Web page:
The Crumbling of the DC Metro
The many workers and administrators who make our public transportation systems work as well as they do for so much of the time deserve our praise and support. Held back by tight and shrinking budgets, frequently placed in poor and dangerous working conditions, and forced by the nature of their business to work with aged and faulty systems at the same time that those systems are heavily used, these good people are asked to do the impossible and to take the heat when expectations are not met. This certainly goes for the nation’s second-busiest system, in Washington, DC where I live.
But, notwithstanding their efforts, I find myself using DC’s Metro less and less these days, in no small part because it just doesn’t work as consistently well as I need it to in order to meet my needs. Although our Metrorail system has never been perfect, it has always been a marvel of architectural beauty and engineering achievement, and once was the envy of the nation for its cleanliness, comfort and efficiency.
Sadly, that is no longer the case. Today, access to the system is made difficult by broken escalators and elevators all over the system; service can be slow and unpredictable; cars are dirty and crowded; air conditioning systems sometimes provide mediocre cooling in DC’s sweltering summer heat.
I used to take Metro all the time for commuting and frequently for other trips as well. But, while I still use the system several times per week, frequently to shuttle around downtown for meetings, more often than not I now drive to work, shelling out $20 for parking each day and putting up with traffic hassles when I do. Part of this, I’m sure, is not just Metro’s age but my own. Now in my (low!) 60s, I am less tolerant of hassles than I was in, say, my 20s and 30s when I didn’t particularly care if I got a seat or not or whether there was decently working a/c. These things matter more than they used to. If I am going to walk the half-mile to the station in the heat and humidity, I want comfort, efficiency and reliability when I get there. Unfortunately, those are the things that Metro riders can no longer count on.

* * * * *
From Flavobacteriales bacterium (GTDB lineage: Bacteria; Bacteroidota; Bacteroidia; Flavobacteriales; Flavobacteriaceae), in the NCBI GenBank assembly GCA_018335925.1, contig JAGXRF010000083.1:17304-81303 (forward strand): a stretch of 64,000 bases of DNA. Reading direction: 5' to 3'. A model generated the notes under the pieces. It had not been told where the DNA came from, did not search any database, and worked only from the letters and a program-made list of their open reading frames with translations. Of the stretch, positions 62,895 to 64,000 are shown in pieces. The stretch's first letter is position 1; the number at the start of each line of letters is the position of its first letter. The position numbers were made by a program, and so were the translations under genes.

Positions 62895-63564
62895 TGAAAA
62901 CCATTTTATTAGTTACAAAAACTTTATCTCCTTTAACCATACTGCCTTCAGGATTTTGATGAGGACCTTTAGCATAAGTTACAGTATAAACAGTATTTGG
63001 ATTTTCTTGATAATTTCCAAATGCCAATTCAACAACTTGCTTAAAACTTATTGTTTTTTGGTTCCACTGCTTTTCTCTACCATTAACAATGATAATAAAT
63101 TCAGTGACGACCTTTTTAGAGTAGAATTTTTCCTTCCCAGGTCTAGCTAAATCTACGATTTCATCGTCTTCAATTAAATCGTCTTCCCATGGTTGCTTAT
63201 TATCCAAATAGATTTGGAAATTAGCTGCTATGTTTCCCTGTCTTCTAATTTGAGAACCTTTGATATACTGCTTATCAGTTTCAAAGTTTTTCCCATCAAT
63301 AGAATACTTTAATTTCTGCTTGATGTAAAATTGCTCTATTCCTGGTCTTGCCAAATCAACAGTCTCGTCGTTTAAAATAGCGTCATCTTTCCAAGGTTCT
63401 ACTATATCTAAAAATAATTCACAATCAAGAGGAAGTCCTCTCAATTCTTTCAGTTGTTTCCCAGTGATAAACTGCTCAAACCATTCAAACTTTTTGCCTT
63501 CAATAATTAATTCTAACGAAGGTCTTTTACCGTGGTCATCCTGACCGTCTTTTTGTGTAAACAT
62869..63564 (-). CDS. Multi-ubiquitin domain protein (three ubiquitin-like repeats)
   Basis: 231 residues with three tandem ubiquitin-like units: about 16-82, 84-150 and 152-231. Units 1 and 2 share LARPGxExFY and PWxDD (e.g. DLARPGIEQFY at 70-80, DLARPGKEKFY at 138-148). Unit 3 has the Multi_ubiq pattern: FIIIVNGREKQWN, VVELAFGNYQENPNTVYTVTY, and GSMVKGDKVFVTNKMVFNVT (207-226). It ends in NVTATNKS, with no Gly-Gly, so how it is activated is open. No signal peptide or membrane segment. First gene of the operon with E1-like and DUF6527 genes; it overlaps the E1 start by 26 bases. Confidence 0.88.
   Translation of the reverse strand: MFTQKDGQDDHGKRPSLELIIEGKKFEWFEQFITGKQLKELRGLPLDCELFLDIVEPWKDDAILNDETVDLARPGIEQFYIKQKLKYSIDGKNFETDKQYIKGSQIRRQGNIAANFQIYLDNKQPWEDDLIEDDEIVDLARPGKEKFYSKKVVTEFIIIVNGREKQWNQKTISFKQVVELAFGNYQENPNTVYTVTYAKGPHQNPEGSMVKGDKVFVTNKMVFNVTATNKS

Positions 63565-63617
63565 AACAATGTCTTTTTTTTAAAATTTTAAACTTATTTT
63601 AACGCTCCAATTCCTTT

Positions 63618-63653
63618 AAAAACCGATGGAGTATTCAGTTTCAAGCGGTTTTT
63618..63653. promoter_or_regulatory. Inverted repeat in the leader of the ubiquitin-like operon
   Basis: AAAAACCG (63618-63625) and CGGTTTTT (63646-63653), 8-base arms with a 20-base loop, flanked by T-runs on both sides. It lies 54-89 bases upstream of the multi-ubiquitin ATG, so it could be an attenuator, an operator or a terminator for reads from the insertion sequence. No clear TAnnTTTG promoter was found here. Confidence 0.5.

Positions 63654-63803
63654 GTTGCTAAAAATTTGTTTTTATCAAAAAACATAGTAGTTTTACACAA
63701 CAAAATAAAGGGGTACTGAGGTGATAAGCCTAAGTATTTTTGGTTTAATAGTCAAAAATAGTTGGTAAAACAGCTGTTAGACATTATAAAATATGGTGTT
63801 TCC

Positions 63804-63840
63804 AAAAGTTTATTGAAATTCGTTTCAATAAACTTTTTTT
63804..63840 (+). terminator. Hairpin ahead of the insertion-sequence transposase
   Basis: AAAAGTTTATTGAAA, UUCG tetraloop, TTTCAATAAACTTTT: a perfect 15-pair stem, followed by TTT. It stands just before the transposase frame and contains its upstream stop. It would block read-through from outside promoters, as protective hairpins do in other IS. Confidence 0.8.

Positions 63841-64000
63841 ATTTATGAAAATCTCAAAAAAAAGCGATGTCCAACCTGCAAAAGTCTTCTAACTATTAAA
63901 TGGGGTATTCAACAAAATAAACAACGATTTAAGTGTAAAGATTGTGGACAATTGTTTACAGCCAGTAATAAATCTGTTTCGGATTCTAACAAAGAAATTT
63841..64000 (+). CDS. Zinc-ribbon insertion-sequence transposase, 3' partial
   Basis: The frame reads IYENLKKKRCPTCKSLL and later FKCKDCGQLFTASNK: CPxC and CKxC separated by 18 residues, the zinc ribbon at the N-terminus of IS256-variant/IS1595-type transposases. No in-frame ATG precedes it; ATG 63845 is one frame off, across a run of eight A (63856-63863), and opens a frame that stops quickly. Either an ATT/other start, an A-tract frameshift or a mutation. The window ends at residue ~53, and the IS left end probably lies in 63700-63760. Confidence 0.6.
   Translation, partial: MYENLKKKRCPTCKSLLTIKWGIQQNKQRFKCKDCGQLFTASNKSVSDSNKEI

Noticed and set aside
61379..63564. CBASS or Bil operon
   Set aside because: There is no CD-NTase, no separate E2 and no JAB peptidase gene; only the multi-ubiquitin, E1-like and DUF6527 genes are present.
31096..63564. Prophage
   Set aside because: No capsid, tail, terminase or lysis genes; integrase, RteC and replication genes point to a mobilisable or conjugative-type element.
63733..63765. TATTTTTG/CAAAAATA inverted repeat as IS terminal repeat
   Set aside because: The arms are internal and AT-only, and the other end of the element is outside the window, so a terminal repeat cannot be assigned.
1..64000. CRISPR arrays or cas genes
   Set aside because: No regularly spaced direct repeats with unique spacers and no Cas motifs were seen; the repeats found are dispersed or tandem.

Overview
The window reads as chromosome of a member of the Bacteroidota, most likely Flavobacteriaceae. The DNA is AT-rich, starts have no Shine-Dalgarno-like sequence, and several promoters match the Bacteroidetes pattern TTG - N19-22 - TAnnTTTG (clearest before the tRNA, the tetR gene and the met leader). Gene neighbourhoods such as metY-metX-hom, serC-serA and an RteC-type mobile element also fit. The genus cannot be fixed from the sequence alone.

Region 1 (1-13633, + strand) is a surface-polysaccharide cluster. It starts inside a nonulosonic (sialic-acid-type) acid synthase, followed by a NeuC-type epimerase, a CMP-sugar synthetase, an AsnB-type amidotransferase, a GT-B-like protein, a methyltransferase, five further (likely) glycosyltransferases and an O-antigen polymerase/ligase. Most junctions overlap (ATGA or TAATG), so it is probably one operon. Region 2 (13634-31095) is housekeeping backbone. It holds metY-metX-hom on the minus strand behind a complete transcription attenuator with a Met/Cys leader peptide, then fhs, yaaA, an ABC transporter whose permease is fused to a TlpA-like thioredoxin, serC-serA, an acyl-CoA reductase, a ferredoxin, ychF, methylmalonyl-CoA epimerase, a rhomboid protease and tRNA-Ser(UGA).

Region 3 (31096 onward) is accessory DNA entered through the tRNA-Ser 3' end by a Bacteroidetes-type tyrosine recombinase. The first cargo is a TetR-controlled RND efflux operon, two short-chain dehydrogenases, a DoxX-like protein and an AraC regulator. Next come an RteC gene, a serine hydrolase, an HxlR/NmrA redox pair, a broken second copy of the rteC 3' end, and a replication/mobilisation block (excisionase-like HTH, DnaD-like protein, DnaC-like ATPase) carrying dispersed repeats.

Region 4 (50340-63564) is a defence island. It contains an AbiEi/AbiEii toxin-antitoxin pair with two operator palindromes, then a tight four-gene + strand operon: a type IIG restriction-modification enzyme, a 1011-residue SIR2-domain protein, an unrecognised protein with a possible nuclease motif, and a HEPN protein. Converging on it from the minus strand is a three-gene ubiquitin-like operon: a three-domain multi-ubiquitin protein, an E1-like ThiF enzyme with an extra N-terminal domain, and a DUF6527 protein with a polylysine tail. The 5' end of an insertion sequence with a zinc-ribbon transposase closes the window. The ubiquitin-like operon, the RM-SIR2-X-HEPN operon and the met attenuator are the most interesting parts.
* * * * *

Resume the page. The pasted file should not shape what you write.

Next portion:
Perhaps the most aggravating problem is the constant disrepair of the system’s many escalators, some among the longest in the world, necessary to access or exit the platforms. The subject of an article in yesterday’s Washington Post, this is a problem that has plagued Metro from the very beginning but seems to be getting worse as the system ages and ridership has increased. Metro officials say that, at any given time, about 10 percent of the system’s escalators are not working, but it sure seems like more than that on my routes. Maybe the problem is worse in the stations in the central city, more heavily used than those in the suburbs? (A recent major escalator failure in the inner suburb of Bethesda might suggest otherwise, though, as do breakdowns in other suburban stations.) I can guarantee that the two escalators at the 12th & G Streets entrance to the Metro Center station – which happen to be the closest to NRDC’s office – have both been working at the same time less than half the total time since we first moved into the neighborhood fourteen years ago.